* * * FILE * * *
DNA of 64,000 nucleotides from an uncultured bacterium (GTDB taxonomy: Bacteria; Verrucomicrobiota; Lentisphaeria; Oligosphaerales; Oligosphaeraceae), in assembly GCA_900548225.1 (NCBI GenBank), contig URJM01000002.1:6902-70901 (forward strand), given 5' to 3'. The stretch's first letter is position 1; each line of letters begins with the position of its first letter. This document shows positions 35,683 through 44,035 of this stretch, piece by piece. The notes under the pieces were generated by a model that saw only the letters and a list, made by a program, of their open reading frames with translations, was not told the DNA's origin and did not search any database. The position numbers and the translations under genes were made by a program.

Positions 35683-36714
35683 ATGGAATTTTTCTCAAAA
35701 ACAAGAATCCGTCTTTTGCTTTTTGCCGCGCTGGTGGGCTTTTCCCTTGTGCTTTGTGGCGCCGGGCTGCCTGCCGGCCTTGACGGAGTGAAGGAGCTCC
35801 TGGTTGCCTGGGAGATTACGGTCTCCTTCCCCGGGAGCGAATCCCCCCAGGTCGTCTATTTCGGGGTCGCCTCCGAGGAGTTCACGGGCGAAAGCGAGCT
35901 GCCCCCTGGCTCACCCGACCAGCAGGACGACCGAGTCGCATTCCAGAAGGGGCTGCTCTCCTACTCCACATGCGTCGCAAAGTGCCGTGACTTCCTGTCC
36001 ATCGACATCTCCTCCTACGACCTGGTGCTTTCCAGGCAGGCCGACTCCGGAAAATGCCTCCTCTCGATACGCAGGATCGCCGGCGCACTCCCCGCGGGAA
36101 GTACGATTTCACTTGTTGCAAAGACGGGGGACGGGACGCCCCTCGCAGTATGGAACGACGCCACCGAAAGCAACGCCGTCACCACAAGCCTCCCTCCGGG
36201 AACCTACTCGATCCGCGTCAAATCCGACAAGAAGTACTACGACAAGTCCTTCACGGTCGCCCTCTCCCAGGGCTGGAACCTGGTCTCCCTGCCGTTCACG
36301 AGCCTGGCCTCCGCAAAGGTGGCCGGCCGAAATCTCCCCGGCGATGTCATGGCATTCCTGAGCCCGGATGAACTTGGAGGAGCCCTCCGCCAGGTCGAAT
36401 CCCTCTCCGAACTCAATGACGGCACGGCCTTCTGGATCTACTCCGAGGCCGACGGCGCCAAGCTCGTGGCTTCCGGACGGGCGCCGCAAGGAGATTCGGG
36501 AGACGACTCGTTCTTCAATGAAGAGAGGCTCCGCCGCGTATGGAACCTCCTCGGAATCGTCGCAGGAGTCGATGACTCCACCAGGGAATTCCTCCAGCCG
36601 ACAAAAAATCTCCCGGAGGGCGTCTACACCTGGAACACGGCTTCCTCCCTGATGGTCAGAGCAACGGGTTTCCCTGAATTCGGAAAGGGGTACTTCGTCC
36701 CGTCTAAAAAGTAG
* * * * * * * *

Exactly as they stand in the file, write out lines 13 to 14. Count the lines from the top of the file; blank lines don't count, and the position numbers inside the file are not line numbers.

36601 ACAAAAAATCTCCCGGAGGGCGTCTACACCTGGAACACGGCTTCCTCCCTGATGGTCAGAGCAACGGGTTTCCCTGAATTCGGAAAGGGGTACTTCGTCC
36701 CGTCTAAAAAGTAG